6 Filmmaking Tips from Mike Nichols

Free film school (for fans and filmmakers alike) from the director of ‘The Graduate.’
Mike Nichols
By  · Published on December 4th, 2014

Welcome to Filmmaking Tips, a long-running column in which we gather up the shared knowledge of a particular filmmaker and assemble it all into the internet’s favorite thing: a list. This one is about the filmmaking of Mike Nichols.

The phrase “actor’s director” is thrown around a great deal, but there have been very few directors who knew how to work with actors quite like Mike Nichols. A former student of Lee Strasburg and a fervent believer in the revelatory power of improvisation, Nichols has directed some of the most notable performances in modern cinema.

His debut alone was evidence of his gift. For his first film, Who’s Afraid of Virginia Woolf, the theater performer and director took on the mammoth task of adapting one of the rawest and most acerbic plays of the 1960s to a film starring the most powerful couple in Hollywood: Elizabeth Taylor and Richard Burton. It’s now remembered as the best role of Taylor’s career.

His second film, The Graduate, showed an equal but opposite talent: his ability to get performances out of unknown actors that match their particular strengths. That film launched and defined Dustin Hoffman’s career. Since then, every Nichols film ‐ from Carnal Knowledge to What Planet Are You From? ‐ carried the promise that its cast would be used to the best of their talents.

So here’s a bit of free film school (for fans and filmmakers alike) from the only filmmaker we would trust to turn Jack Nicholson into a werewolf.

The filmmaking lessons we can learn from Mike Nichols

1. Great Actors Give You Less to Do

In 2012, Nichols collaborated with his Charlie Wilson’s War star Philip Seymour Hoffman in a Broadway revival of “Death of a Salesman,” which would turn out to be Nichols’ penultimate stage production. Here, he speaks passionately and at length about the necessity and the magic of rehearsal, and how great actors often work together through improvisation like a jazz band, letting each subtle contribution change the tenor of a scene.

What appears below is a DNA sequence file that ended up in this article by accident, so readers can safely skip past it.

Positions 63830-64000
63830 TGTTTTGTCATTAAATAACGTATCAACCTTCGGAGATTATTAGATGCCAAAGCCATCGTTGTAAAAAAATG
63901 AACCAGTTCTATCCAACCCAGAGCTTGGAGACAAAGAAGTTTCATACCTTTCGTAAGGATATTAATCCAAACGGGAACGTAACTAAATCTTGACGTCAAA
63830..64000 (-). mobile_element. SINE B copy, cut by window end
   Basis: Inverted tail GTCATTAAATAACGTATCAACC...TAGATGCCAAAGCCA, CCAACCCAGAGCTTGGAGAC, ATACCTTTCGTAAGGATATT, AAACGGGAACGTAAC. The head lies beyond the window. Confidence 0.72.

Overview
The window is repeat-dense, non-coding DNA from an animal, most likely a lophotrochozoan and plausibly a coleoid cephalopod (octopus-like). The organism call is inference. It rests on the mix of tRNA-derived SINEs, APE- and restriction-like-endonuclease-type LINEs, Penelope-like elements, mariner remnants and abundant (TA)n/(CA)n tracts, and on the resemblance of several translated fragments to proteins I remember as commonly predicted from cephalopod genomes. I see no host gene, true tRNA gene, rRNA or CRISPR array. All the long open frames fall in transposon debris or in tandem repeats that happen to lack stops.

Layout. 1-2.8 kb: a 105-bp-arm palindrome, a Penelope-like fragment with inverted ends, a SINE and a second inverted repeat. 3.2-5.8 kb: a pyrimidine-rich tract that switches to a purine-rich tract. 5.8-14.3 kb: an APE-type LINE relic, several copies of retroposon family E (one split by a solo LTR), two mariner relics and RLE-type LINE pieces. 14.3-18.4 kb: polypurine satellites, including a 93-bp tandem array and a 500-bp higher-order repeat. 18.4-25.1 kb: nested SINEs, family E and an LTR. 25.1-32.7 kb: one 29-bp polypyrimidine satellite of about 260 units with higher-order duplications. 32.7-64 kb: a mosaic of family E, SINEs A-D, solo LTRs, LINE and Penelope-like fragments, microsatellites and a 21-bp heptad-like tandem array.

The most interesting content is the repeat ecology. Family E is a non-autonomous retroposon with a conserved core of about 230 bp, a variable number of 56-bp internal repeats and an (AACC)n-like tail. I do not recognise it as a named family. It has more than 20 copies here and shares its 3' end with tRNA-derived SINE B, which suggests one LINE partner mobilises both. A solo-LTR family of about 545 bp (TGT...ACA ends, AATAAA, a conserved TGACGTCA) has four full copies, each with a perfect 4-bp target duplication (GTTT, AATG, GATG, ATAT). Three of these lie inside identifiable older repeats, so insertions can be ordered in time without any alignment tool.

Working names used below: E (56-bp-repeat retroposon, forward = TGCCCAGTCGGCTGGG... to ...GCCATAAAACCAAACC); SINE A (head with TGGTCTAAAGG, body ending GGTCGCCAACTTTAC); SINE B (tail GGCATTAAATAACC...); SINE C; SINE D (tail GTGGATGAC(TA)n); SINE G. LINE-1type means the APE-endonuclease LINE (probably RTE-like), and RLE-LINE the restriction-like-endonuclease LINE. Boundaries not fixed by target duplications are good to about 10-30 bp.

Nichols stresses the difficulty and rigor of improvisation ‐ he has stated in the past that it took him years to fully grasp the process of working with Strasburg. Skilled performers can create a certain type of magic that leaves little for the director to do, for “doing” might interrupt the chemistry of their collaboration. Nichols clearly relished in the privilege and opportunity to consistently work with great actors, and that love showed on the screen and the stage.

Though Hoffman is only available here in silence, it’s a bit uncanny to see two people we lost this year who carried a true love for the craft.

2. “Improvising Teaches You the Elements of a Scene”

Film Comment: How did you make the transition from performing to directing?

Nichols: Improvising was a wonderful training, as it turned out, for theater and movies, because you learn so much about what the audience expects in terms of action and events. When you’re improvising, an audience basically is saying to you, Why are you telling me this? and you learn over the months ‐ and in our case over the years ‐ some answers to that question. “Because it’s funny” is an answer, and if you don’t have that as an answer, you’re going to have to have a good, clear answer. And improvising teaches you the elements of a scene. If you and I are improvising and you say “black,” I’d better say “white” if I want a scene. And then we developed certain rules, Elaine and I, just for improvising. When I teach acting, I still fall back on some of those rules. “What is happening?” is the first question you have to answer. Conflict is good and a seduction is good, but something has to happen or you’re just sitting there making up lines. You have to create a situation, an event.

3. Both Sides of the Theatrical Experience are Special